The Russian Album
Christoph Croisé (cello), Alexander Panfilov (piano) (Avie)
The Russian Album
Rachmaninov: Cello Sonata; Shostakovich: Cello Sonata; Prokofiev: The Love for Three Oranges – March; Shchedrin: Im Stile von Albeniz; Thomas Demenga: New York Honk
Christoph Croisé (cello), Alexander Panfilov (piano)
Avie AV 2410 73:33 mins
In this recital Shostakovich’s Cello Sonata, composed in 1934, marks the transition from the outright Romanticism of Rachmaninov’s to the satire of the three shorter pieces. It’s a performance equally well poised, too. In Alexander Panfilov, cellist Christoph Croisé has a pianist who can match him for soulful, scrupulous introspection but who also guides the big outbursts and then turn to a darker cast of thought. They’re in perfect balance – listen to the deftness with which roles are reversed in the trio of Shostakovich’s short, sharp scherzo – and capture every facet of this remarkable work, which seems so simple to begin with yet evades pigeonholing.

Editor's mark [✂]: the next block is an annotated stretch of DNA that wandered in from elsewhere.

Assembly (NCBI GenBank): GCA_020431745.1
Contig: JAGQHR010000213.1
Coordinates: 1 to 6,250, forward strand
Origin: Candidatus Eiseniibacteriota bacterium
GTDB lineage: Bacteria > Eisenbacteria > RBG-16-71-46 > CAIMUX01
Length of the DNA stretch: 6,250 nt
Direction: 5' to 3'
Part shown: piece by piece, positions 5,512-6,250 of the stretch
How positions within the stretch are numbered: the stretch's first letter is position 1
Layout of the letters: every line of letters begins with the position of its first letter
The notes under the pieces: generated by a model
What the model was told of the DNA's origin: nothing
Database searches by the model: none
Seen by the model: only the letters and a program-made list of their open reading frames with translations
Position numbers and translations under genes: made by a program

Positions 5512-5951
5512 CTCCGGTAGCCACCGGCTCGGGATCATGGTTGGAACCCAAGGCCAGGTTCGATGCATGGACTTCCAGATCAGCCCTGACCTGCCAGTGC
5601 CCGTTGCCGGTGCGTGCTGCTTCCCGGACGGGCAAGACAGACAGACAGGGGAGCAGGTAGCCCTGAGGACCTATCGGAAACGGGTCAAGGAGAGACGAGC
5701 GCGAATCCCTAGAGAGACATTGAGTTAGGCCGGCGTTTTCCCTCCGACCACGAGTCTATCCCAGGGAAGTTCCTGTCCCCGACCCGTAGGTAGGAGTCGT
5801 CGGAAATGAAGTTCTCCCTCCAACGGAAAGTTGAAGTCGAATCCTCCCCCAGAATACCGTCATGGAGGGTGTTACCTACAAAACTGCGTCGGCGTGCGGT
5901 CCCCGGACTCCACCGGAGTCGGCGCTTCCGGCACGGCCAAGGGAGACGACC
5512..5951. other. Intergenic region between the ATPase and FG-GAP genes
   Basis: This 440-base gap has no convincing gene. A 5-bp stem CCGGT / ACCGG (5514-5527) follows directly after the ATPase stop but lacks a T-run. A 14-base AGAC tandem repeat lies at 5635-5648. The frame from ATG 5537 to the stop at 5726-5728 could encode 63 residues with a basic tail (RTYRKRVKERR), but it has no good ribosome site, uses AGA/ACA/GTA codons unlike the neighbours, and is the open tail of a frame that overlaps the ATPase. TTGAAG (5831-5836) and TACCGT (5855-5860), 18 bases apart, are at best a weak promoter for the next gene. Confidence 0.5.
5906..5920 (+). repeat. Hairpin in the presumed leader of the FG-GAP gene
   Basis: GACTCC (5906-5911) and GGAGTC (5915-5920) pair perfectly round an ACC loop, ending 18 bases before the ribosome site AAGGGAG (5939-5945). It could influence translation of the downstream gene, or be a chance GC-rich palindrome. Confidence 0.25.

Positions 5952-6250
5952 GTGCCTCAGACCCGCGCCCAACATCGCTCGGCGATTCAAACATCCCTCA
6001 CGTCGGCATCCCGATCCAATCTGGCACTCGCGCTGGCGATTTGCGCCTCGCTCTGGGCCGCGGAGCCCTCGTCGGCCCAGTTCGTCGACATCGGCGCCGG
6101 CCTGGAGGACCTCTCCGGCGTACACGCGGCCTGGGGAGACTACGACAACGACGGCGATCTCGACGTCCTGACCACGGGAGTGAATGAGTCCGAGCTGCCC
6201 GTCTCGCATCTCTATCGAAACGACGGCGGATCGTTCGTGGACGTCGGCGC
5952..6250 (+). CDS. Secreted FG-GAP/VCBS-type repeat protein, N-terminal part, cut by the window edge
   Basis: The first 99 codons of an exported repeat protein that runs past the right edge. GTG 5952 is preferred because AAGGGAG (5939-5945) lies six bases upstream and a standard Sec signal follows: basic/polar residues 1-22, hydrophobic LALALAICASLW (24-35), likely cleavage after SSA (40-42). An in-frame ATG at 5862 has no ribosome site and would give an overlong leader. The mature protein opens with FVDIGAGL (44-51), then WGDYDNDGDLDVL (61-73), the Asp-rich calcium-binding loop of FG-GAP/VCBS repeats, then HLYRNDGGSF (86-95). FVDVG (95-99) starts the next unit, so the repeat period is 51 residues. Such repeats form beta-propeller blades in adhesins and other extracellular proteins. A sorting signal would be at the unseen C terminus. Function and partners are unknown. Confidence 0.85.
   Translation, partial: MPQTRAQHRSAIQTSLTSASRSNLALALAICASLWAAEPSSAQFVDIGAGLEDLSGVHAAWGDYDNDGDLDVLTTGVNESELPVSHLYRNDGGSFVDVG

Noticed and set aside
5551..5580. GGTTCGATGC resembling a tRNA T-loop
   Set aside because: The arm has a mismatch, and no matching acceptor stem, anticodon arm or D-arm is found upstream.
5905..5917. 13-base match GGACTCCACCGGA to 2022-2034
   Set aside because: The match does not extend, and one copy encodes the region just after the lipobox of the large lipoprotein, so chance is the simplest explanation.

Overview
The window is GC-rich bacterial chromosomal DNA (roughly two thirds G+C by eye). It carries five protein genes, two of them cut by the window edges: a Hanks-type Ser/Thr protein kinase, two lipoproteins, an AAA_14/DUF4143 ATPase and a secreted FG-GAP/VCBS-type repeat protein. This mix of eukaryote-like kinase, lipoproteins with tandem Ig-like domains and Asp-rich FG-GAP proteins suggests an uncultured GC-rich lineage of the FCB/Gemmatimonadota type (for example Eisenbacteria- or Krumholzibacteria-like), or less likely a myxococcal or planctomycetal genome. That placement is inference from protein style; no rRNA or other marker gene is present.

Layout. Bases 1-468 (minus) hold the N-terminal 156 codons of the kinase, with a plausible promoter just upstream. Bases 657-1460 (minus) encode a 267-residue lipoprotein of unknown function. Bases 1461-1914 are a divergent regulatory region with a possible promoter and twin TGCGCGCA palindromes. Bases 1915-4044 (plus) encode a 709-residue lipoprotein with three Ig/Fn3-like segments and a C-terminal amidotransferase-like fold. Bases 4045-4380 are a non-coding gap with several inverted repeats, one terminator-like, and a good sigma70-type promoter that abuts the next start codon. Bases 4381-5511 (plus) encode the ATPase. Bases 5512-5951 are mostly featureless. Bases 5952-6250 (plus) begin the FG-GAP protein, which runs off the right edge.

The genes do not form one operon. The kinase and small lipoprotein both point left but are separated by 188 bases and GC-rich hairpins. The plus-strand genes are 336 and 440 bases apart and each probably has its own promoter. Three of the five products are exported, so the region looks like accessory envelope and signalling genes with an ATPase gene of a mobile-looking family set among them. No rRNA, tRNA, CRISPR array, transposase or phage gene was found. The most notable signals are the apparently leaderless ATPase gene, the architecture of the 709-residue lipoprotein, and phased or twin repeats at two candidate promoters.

The Rachmaninov is more of a curate’s egg, with both artists allowing plenty of space but not extravagance or bullishness in the outer movements, yet not quite capturing the ideal rubato or centredness in the romantic melodies of the Allegro scherzando and Andante; and here, perhaps, one wants more of a golden tone than Croisé has to offer.
The high jinks offered here are delicious. First there’s Shchedrin’s In the Style of Albéniz (sort of) beginning with a Russian-school tumult from Panfilov and weird harmonics/overtones from Croisé in his transcription; then there’s Prokofiev’s Three Oranges march, turning in some surprise last-minute glissandos; and Thomas Demenga’s New York Honk – it has to be called a ‘bonus track’ since a Swiss outsider doesn’t quite fit the ‘Russian Album’ concept – bowling the Big Apple streets and taking in various car/taxi horns. Sound is full and vivid, though the pianist briefly overpowers the cellist in Rachmaninov’s second movement.